I’ve been reading this book, The Happiest Toddler on the Block by Harvey Karp, M.D., and it’s really changed my perspective on raising a toddler. I’ve been relying on instincts, as I’m sure many (if not most) parents do at one time or another and now I realize that my instincts were leading me astray.
Little things would set me off on a power struggle with my daughter and I (mistakenly) thought that I had to win the power to be a respected parent. Not necessarily the case, I’m finding. It is actually OK to let your little guy or girl win some of the time. For us, the little things are picking up toys, sitting in the chair, eating the food that is on her plate. My two year old has been asserting her own independence on these things (read: choosing to do the exact opposite of what I want her to do) and more. While I’m proud to be raising an independent child, it comes at a cost.
My usual reaction is to become more rigid, more inflexible the more I’m pushed. Defiance sets off a certain reaction in me. I interpret it as my daughter basically giving me the finger, saying, I’ll show you. But, honestly, she’s just pushing boundaries and that is her job. I keep reminding myself – it’s her job.
Back to my instincts being wrong. When Sophie says no to me after I repeatedly ask her to pick up her books (so that they don’t get destroyed – a reasonable request, I’d say), I get so frustrated I feel like I have to “make” her do it. My voice gets uber calm (because, inside I’m sooooo not calm) and I essentially try to intimidate her to do what I say. Or I resort to a time-out. URGH. When this happens over and over again, I become just the kind of parent I DON”T want to be.
What I’m learning is that my child responds quite negatively to this…as I think most kids do. I mean, who wants to be forced in to doing anything? TIme-outs do have their place and their usefulness, believe you me…but so do time-ins.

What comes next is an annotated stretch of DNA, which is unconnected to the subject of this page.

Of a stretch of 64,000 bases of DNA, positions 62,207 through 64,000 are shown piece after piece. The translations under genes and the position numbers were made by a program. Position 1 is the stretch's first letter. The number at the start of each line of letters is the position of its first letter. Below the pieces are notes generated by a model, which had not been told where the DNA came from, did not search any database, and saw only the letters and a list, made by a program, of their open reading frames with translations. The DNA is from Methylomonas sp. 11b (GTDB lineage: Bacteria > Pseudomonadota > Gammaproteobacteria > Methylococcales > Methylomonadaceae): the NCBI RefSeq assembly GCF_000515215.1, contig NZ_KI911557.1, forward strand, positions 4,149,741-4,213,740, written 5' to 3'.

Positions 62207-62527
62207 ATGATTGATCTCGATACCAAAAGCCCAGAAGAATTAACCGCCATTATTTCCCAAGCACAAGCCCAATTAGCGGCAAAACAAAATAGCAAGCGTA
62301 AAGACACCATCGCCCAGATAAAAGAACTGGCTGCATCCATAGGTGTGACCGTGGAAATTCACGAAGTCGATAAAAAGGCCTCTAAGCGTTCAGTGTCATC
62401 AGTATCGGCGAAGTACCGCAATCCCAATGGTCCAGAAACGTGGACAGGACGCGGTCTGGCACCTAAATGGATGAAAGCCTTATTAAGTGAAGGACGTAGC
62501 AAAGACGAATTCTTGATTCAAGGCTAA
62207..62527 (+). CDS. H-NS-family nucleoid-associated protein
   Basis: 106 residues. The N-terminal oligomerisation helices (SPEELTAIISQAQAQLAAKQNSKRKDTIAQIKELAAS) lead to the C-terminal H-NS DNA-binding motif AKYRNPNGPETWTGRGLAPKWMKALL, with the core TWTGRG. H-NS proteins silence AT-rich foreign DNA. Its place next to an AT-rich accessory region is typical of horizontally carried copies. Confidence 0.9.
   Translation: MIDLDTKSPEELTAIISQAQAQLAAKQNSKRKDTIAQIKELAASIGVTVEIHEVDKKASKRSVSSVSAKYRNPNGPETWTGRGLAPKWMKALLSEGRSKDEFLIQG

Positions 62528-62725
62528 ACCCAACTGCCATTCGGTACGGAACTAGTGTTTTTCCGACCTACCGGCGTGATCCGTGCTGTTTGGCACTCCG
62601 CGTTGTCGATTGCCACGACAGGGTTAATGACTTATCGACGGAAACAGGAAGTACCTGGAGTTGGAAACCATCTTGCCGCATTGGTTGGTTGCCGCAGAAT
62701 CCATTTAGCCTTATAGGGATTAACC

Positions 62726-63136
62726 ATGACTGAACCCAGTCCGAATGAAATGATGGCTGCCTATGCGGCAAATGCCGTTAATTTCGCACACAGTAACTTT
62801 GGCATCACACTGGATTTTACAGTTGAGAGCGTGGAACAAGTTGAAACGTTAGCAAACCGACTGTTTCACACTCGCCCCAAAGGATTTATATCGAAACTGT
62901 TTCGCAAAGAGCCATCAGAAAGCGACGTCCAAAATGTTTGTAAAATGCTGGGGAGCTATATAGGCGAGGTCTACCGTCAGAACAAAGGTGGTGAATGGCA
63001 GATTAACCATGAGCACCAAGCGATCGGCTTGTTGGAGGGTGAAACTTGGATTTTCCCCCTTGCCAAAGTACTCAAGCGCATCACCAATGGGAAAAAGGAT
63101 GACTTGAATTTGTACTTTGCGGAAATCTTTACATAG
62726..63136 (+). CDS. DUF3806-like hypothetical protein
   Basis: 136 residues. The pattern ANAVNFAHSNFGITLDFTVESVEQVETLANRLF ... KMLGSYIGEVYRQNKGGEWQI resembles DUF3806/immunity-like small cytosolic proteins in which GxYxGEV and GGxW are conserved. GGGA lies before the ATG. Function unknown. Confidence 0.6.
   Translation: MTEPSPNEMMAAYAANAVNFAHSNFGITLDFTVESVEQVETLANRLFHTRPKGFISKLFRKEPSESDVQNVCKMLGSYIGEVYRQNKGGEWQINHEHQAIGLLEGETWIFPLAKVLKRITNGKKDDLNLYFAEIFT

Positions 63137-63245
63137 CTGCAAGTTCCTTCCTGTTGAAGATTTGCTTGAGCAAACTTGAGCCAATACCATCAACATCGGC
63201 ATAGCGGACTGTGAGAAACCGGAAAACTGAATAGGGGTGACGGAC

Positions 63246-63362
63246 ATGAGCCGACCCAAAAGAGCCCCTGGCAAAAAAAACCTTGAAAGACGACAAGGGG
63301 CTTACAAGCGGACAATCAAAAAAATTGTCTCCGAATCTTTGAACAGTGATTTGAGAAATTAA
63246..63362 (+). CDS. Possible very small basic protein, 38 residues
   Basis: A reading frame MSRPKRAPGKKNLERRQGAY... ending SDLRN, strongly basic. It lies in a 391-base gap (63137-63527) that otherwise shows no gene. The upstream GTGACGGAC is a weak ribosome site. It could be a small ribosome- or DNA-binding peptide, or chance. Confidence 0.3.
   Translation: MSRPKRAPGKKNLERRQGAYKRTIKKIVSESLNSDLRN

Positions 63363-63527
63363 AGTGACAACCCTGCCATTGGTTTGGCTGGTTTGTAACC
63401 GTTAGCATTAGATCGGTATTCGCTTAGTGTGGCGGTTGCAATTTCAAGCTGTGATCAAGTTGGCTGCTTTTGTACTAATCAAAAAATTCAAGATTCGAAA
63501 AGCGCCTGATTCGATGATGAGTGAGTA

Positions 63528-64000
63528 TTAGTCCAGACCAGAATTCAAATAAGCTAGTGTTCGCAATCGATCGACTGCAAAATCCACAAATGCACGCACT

So, using some of the tools Dr. Karp suggests, I’ve noticed a change around here. Instead of our power struggle resulting in a time-out, I’m been working really hard to give my daughter time-in.
What is time-in? Well, just that, time with Mommy. One on one time without me doing 10 different other things. Dr. Karp also calls this “feeding the meter” and it works something like this. I spend time having an imaginary tea party with Sophie for say, half an hour (or some other activity she likes). To her, she’s getting her way, and getting the message that Mom values her.
The more she gets this message, the more cooperative she is. It doesn’t take that much effort, really, only a readjustment of priorities. Plus, the more time I spend “in” with her the less time she spends in time out. It can even be as easy as 5 minutes every hour.
Sounds simplistic and on the surface it is.
Now, to be fair, it doesn’t eliminate the need for time-outs or magically make a cooperative kid out of a challenging one, it’s just a tool that works. Plus, it feels better than yelling, screaming or getting so frustrated you need a break.
So, the moral of this story: if you find yourself giving more and more time outs, then stop for a second, think about how much time you’ve devoted to being with the little tyke and spend some time in. Let me know if you notice a difference.
photo credit: CarbonNYC